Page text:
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'Parowan Prophet' Predicts U.S. Will Be Nuked by Christmas

The Stokes atmospheric nuclear test was conducted at the Nevada Test Site on August 7, 1957. The tests was conducted as part the operation "Plumbbob" testing events. Stokes produced 9 kilotons and was exploded from a balloon. (Image credit: Nevada Division of Environmental Protection)

Riots in the United States will begin before Christmas as a result of Barack Obama winning the presidential election. The old, hard-line Soviet guard will jump on the opportunity and nuke us, killing 100 million people or more.

So goes the prophecy of Leland Freeborn of Parowan, Utah, known by a small group of followers as the Parowan Prophet.

Los Angeles Times reporter Peter H. King traveled to Freeborn's home to get details.

Freeborn, a survivalist who keeps iodine handy in order to ward off the effects of radiation, admits to issuing inaccurate doomsday prophecies before. It's not an exact science, he allows.

Among the successful predictions Freeborn claims to have made: O.J. Simpson's murder acquittal and Al Gore's winning of the popular vote in 2000, he told King.

King describes Freeborn: "A Mormon of substance, a father of 12, he had crashed his airplane in 1975 and fallen into a three-week coma, during which he went through 'to the other side' and emerged a prophet."

Failed doomsday predictions are nothing new. As LiveScience's Bad Science columnist Ben Radford points out: "There have been thousands of people predicting the imminent end of the world, dating back to at least 2800 B.C. They have all been wrong." Radford has written extensively about people who claim to predict the future. He says the predictions are often rooted in Bible passages, as seems to be the case with Freeborn, or often the source is misunderstood astronomy or plain old schizophrenia.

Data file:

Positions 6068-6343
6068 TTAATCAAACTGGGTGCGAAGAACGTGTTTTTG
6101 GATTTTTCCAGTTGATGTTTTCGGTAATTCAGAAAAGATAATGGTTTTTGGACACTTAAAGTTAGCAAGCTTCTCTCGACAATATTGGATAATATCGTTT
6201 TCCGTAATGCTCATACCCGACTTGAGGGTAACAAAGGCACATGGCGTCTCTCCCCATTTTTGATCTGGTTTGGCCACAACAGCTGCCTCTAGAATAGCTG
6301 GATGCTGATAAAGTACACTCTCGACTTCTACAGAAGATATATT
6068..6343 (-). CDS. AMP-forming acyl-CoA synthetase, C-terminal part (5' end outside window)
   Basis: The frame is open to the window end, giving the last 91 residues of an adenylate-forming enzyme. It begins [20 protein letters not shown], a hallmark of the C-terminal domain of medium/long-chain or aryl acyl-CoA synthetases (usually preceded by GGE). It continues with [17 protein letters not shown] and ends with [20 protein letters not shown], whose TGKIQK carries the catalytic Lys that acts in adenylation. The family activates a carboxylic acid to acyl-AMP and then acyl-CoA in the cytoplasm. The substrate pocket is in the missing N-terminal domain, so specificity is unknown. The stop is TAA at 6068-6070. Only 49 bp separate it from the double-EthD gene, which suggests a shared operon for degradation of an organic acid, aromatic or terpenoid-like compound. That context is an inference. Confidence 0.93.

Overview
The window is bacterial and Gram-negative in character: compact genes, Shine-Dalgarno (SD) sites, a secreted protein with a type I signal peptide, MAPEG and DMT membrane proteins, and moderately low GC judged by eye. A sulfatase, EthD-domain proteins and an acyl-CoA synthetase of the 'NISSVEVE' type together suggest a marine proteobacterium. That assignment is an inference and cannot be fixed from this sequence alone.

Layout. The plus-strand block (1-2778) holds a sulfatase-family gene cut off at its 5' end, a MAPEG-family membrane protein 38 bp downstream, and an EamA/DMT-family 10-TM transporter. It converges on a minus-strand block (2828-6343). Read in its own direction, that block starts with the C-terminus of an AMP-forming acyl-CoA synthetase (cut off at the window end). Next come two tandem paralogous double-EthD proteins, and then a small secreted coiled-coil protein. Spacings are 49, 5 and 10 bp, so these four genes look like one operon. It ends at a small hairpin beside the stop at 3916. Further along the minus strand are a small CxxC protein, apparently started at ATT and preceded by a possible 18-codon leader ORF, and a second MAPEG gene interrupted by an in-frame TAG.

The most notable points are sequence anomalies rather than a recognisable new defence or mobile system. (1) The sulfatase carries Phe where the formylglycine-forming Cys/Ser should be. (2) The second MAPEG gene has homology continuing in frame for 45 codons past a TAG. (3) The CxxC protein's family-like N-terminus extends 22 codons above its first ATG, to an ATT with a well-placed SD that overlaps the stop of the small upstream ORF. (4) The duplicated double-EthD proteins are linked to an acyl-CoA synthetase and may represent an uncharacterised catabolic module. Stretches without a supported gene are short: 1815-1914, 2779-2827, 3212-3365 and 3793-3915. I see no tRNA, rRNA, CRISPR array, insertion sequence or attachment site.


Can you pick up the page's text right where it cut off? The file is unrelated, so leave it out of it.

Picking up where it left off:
All that in mind, you can test Freeborn's prophecy at home: Simply see if you're alive come Christmas morning.

If you make it, start getting ready for 2012, when the whole world is expected to end, according to cult leader Wayne Bent, who ought to have a better line on future events, being the son of God and all. But Bent, too, has got it wrong before, currently outliving his last end-of-the-world prognostication by more than a year.

Robert Roy Britt is the Editorial Director of Imaginova. In this column, The Water Cooler, he takes a daily look at what people are talking about in the world of science and beyond.

Robert Roy Britt
Rob was a writer and editor at Space.com starting in 1999. He served as managing editor of Live Science at its launch in 2004. He is now Chief Content Officer overseeing media properties for the sites’ parent company, Purch. Prior to joining the company, Rob was an editor at The Star-Ledger in New Jersey, and in 1998 he was founder and editor of the science news website ExploreZone. He has a journalism degree from Humboldt State University in California.